Anywell, having a guy who can play either big man spot who is a plus passer, scores efficiently, and gets to line at an excellent rate should do wonders for this Knicks offense.
Key on/off numbers
Alright, now that I roped you in by hyping up Julius Randle on offense, this is where things get a bit dicey. Let’s look at his career on/off numbers from Cleaning the Glass.
I removed his actual first year, because he broke his leg 13 minutes into his first career game. A few notable observations from these figures:
- There is a slight drop in points per possession differential from 2017–18 to 2018–19 and a notable drop in effective field goal percentage differential, but still plus values.
- Slight improvement upon free throw rate differentials and a significant improvement upon offensive rebounding rate.
- Despite his teams still having better defensive points per possession while on the bench, Randle’s on/off differentials in that statistic improve every year.
- The Pelicans’ defense when Randle on the floor was not worse in opponent effective field goal percentage and generating turnovers. Probably doesn’t have to do Randle directly, but still were technical pluses nonetheless.
- The defensive rebounding rate fluctuation is weird.
Playing with Anthony Davis and Jrue Holiday certainly helped some of these on/off splits, but Randle still had a plus-2.2 on/off differential and an expected win value of plus-6 for the Pelicans, per Cleaning the Glass. This was the first time he posted positive figures in those metrics in his career. Hopefully these figures get better.
This wouldn’t be a true Drew article if I didn’t bring up some adjusted plus-minus metric into the discussion. Let’s look at Randle’s offensive and defensive RAPM and RPM as well as his box plus-minus (BPM) since the 2015–16 season.
Randle’s defensive RAPM and RPM dropping notably this past season after improving is definitely concerning. Despite the drop in defense, Randle still manages to be a plus player according to RPM, but just by a thread. BPM also has him as a plus player as well, which does add a bit of comfort, maybe? Not entirely sure, to be honest.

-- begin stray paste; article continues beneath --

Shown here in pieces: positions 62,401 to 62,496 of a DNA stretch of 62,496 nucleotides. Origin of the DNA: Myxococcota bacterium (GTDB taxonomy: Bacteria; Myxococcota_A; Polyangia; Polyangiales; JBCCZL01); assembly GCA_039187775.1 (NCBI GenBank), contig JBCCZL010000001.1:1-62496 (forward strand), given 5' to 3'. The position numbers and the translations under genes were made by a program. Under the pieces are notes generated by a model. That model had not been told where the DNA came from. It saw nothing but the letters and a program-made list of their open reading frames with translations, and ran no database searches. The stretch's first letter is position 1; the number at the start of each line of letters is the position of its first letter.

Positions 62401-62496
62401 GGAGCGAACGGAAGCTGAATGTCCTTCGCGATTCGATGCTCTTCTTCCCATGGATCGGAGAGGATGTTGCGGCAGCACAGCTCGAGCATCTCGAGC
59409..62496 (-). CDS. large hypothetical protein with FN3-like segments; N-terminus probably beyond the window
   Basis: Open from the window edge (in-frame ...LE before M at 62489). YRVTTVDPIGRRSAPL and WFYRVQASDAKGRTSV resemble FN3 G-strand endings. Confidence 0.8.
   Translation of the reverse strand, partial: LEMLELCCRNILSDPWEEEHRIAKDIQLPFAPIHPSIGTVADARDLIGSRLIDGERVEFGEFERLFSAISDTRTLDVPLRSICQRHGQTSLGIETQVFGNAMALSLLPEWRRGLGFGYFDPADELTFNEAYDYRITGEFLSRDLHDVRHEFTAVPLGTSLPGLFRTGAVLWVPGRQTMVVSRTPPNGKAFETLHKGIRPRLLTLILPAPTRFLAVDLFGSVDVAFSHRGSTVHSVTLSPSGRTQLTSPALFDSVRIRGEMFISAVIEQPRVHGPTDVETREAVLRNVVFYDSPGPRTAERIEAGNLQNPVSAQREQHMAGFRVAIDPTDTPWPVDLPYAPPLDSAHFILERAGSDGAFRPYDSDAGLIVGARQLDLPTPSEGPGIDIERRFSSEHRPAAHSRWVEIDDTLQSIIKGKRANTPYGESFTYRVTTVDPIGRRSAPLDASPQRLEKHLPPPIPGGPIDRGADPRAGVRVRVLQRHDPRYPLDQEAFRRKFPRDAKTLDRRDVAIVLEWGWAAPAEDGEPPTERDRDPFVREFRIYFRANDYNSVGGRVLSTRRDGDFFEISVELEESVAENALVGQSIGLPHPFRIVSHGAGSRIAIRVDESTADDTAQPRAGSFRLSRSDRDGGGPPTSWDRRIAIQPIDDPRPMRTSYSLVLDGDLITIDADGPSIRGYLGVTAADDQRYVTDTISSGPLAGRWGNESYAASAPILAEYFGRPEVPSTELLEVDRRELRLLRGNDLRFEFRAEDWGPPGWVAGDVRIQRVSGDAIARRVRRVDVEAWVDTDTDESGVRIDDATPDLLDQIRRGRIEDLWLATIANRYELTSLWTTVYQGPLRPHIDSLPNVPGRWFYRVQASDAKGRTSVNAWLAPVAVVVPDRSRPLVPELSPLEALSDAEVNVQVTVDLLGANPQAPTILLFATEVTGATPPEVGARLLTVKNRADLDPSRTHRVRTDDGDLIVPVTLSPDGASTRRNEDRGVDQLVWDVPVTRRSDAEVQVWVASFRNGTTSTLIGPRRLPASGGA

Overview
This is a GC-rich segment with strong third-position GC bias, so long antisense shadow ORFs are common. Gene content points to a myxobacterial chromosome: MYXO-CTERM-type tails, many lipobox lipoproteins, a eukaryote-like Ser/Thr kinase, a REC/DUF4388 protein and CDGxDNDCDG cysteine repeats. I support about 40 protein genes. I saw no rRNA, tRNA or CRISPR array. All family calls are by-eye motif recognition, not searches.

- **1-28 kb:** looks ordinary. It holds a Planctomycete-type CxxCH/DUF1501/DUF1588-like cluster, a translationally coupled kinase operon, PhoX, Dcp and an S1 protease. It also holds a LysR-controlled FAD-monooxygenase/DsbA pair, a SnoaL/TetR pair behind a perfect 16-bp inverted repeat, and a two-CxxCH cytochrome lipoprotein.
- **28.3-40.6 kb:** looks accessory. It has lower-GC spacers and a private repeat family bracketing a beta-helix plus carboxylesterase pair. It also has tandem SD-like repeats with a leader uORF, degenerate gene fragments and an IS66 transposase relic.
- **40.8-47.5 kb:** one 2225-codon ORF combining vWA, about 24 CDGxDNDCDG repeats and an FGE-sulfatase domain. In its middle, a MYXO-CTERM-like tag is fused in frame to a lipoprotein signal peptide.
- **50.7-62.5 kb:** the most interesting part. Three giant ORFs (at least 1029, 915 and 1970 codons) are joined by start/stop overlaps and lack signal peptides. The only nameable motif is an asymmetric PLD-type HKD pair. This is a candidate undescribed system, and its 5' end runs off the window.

The silver lining with these results is that there is notable growth from his first season through his fourth despite the defensive drop. Will a new team that doesn’t have a “superstar” quitting in the middle of the season, and more or less being the focal point of a team motivate Randle to get back into his upward trajectory in these adjusted plus-minus stats? Similar to the last section, let’s hope so.
Play type data
Last, but certainly not least, is the Synergy play type data. After going missing on NBA Stats for quite some time, the data appeared back on the website. And as a treat for everyone, I made an interactive dashboard of Julius Randle’s career offensive and defensive play type numbers.
Take some time to explore the numbers because there is a lot of information here. One little tidbit I would like to add is that despite being in the 44th percentile in transition offense last season, Randle ranks third in transition shooting foul rate behind only Giannis Antetokounmpo and LeBron James, per NBA Stats. On this Knicks team, he’s only going to get more transition opportunities as Fizdale prefers players to push the ball once they grab the defensive rebound.
Another interesting tidbit from Randle’s 2018–19 season data is that he averaged 1.02 points per possession on spot-up attempts, which ranked in the 60th percentile. This may very well be an outlier given Randle’s historical averages on spot-ups, but if this becomes more of a norm, this should in theory begin to open the floor up more for guys like Dennis Smith, RJ Barrett, Kevin Knox, etc. to get into the lane. I personally wouldn’t put too much stock in Randle’s spot up numbers to either stay the same or improve, but I’m not gonna kill ya if you want to be optimistic.